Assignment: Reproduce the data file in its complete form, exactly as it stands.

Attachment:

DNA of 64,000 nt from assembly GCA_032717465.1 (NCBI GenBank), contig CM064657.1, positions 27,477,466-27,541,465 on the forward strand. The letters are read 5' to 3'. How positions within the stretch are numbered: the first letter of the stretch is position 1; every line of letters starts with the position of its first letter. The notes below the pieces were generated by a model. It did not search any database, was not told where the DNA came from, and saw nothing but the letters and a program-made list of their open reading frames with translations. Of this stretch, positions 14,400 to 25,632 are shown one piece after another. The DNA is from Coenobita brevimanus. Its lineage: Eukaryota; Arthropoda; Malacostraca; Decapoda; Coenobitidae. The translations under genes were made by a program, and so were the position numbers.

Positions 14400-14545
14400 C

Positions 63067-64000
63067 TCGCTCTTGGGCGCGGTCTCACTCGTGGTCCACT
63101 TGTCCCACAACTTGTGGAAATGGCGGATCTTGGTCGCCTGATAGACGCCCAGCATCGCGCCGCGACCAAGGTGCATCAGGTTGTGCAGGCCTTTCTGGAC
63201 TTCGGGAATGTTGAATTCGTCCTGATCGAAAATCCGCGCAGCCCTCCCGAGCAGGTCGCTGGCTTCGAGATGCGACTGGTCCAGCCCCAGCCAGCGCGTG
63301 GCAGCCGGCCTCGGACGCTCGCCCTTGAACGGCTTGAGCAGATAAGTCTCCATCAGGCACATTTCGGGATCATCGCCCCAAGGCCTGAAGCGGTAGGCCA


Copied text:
DNA of 64,000 nt from assembly GCA_032717465.1 (NCBI GenBank), contig CM064657.1, positions 27,477,466-27,541,465 on the forward strand. The letters are read 5' to 3'. How positions within the stretch are numbered: the first letter of the stretch is position 1; every line of letters starts with the position of its first letter. The notes below the pieces were generated by a model. It did not search any database, was not told where the DNA came from, and saw nothing but the letters and a program-made list of their open reading frames with translations. Of this stretch, positions 14,400 to 25,632 are shown one piece after another. The DNA is from Coenobita brevimanus. Its lineage: Eukaryota; Arthropoda; Malacostraca; Decapoda; Coenobitidae. The translations under genes were made by a program, and so were the position numbers.

Positions 14400-14545
14400 C

Positions 63067-64000
63067 TCGCTCTTGGGCGCGGTCTCACTCGTGGTCCACT
63101 TGTCCCACAACTTGTGGAAATGGCGGATCTTGGTCGCCTGATAGACGCCCAGCATCGCGCCGCGACCAAGGTGCATCAGGTTGTGCAGGCCTTTCTGGAC
63201 TTCGGGAATGTTGAATTCGTCCTGATCGAAAATCCGCGCAGCCCTCCCGAGCAGGTCGCTGGCTTCGAGATGCGACTGGTCCAGCCCCAGCCAGCGCGTG
63301 GCAGCCGGCCTCGGACGCTCGCCCTTGAACGGCTTGAGCAGATAAGTCTCCATCAGGCACATTTCGGGATCATCGCCCCAAGGCCTGAAGCGGTAGGCCA